F1 2001 Review
With the amount of success Electronic Arts has already had on the Playstation 2, the presence of F1 2001 was a welcomed addition to the onslaught of PS2 racers. However, even with the EA name behind it, the real question is whether F1 2001 can break through the mold as just another racing game in the PS2 lineup.
F1 2001 shows off rather detailed graphics with a good amount of texture and lighting effects. The vehicles in the game aren't extraordinary, but are enjoyable to look at, nonetheless. I found myself pretty much looking at a replica of Sony's Formula One 2001 in terms of visuals, as both titles present similar vehicle models and backgrounds. The environments in F1 2001 show off a little more of what the PS2 is capable of, as different weather effects are pulled off with great success. Nighttime rain, while nowhere near the beauty of Gran Turismo 3, offers a sense of realism and is a pleasant addition where the graphics were otherwise ordinary. There are four different views in the game while racing, and I thank EA Sports for this element. There is the first person view, where the car cannot be seen, two semi-third person views of either 3/4 of the car showing or just the steering wheel and hood, and finally the full third person view where the vehicle is out in front. Each option is executed nicely and is backed up with polished details on graphical design. I prefer the ¾ view, although each method is performed with ease. One of my favorite elements in the game is how you can gradually see your tires become worn and how they will pick up grass and dirt as you travel through various terrain. You will actually be able to see tiny blades grass being picked up in the treads of your tires. Also, if I'm far enough ahead or simply just fooling around, I like to go venturing through the countless dirt pits. You will instantly be engulfed in a storm of dirt and dust, as you shoot particles in every direction. In terms of the overall setting, EA is able to make a rather simple background fun and exciting. By mixing both elements of F1 simulation and arcade style, EA Sports has done an above average job on visuals.
F1 2001's gameplay struck a chord with me and I found it to be an enjoyable racer. When comparing both Formula One 2001 and F1 2001, EA's title is the dominating force. Both games offer very similar aspects, but I found myself more intrigued with the options and overall race style of F1 2001. First of all, the game modes available are Quick Start, Single Player, and Multiplayer. Within Single Player is Grand Prix mode, basically the championship mode of F1 racing. What I thought was ingenious is how they have made a challenge mode, which does not allow you to enter Grand Prix races until you have completed certain tasks. For those of you familiar with Gran Turismo 3, you know what I'm talking about. This element allows players to get used to the control of the game and get accustomed with the racing style. This alone adds to the excitement and strategy of the game and gives a goal for players to accomplish. F1 2001 features a variety of professional racers, including Michael Schumacher in his heralded Ferrari and Mika Hakkinen sporting the ever-popular McLaren. The AI in F1 2001 is also very competitive and will force you to be flawless in your attempt at achieving greatness. This may be more of an arcade title than FOne 2001, but trust me, the competitiveness and overall realism of this game surpasses Sony's efforts, in my opinion. While both titles aren't perfect by any means, EA's production is your best choice if you are looking for an F1 game.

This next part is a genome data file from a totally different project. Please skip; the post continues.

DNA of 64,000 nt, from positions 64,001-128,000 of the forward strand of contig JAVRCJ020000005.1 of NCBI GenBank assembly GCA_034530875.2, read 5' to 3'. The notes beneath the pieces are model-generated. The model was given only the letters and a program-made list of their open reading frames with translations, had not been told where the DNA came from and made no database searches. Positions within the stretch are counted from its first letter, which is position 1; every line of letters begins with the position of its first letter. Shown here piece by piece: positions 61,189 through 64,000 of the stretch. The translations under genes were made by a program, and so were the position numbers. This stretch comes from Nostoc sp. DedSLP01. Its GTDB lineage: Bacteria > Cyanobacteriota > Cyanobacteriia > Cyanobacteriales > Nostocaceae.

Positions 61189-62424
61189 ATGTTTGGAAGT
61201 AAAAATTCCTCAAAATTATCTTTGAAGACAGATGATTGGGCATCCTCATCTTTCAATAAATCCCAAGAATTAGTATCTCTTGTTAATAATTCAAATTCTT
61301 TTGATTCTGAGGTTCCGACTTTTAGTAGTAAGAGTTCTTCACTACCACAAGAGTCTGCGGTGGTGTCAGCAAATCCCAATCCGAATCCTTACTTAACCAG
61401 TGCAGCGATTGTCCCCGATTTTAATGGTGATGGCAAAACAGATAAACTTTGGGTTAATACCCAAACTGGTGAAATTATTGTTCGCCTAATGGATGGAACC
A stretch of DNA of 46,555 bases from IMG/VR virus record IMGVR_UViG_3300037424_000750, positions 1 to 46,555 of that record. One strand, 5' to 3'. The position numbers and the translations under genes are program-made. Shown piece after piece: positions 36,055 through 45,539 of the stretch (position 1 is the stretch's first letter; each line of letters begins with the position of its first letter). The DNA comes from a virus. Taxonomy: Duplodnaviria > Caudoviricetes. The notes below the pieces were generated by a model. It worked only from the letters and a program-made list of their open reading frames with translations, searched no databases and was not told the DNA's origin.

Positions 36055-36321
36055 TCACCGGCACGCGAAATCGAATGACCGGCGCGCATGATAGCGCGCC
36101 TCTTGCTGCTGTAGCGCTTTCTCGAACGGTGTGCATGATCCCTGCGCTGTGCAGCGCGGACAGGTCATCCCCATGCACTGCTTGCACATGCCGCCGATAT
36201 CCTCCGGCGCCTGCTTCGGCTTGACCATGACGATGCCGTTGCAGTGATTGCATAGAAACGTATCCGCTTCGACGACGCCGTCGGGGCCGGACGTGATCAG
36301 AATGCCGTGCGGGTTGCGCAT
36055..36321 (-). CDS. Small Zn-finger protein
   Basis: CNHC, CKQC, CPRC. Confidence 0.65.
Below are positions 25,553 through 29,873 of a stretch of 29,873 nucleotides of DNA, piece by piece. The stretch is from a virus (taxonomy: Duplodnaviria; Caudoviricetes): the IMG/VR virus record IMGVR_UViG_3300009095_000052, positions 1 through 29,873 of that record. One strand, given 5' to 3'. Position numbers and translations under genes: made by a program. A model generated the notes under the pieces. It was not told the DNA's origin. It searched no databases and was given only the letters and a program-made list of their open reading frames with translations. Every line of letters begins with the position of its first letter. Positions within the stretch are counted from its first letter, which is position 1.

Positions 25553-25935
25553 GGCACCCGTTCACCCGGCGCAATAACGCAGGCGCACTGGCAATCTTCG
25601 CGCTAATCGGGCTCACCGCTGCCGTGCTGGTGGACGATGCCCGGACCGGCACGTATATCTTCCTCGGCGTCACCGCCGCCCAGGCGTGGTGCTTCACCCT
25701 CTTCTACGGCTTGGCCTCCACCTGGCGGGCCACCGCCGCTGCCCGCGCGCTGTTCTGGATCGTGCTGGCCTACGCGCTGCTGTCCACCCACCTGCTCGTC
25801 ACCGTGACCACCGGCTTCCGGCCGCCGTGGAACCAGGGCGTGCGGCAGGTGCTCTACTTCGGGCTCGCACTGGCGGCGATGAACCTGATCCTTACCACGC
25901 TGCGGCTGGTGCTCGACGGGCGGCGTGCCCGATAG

The sound effects in F1 2001 are well done, but I'm rather disappointed with the soundtrack, or lack of it, EA put together with this game. The only band present is "Chicane" (ever hear of them?) with three track titles including "Nagasaki Badger", "The Drive Home", and "Sunstroke". Once again, these songs are only played during menu screens and are absent in the gameplay driving. What you are accompanied with while driving is the voice announcing by another British commentator. Just like FOne 2001, the music and commentating are average, at best, and don't offer much more for the gamer to enjoy. However, the only thing that pulls F1 2001 out of the hole in the sound category is the excellent car sound effects. The engine noises, screeching tires, and collision effects are superb and bring the true-life feel of F1 racing.
EA seems to always have games with excellent control, and they have proved themselves once again with F1 2001. The cars are very responsive and must be handled with precision and care. You won't be making any 90-degree corners at 120 mph, as this isn't just some arcade replica where basics physics don't apply. Utilizing the brake and gas components around corners is very necessary, or flying off road is the inevitable rewult. The controller setup is as easy as every racing title with X being the gas, Square to brake, and Circle to go in reverse. A simple control setup with great game physics makes F1 2001 the natural choice in this racing genre.
Finally, F1 2001 does offer a decent amount of replay values and will cause an intense gamer to continue playing. I found myself getting a little tired of the game after awhile, but I'm just not a diehard fan of the sport. For those of you that want the best F1 title available, EA's game is the obvious conclusion. For those of you that like racing titles but are a little hesitant about this F1 genre, then by all means, rent it first. Although a well-done game by EA, F1 2001 may not be for everybody.
10/11/2001 Matthew Stensrud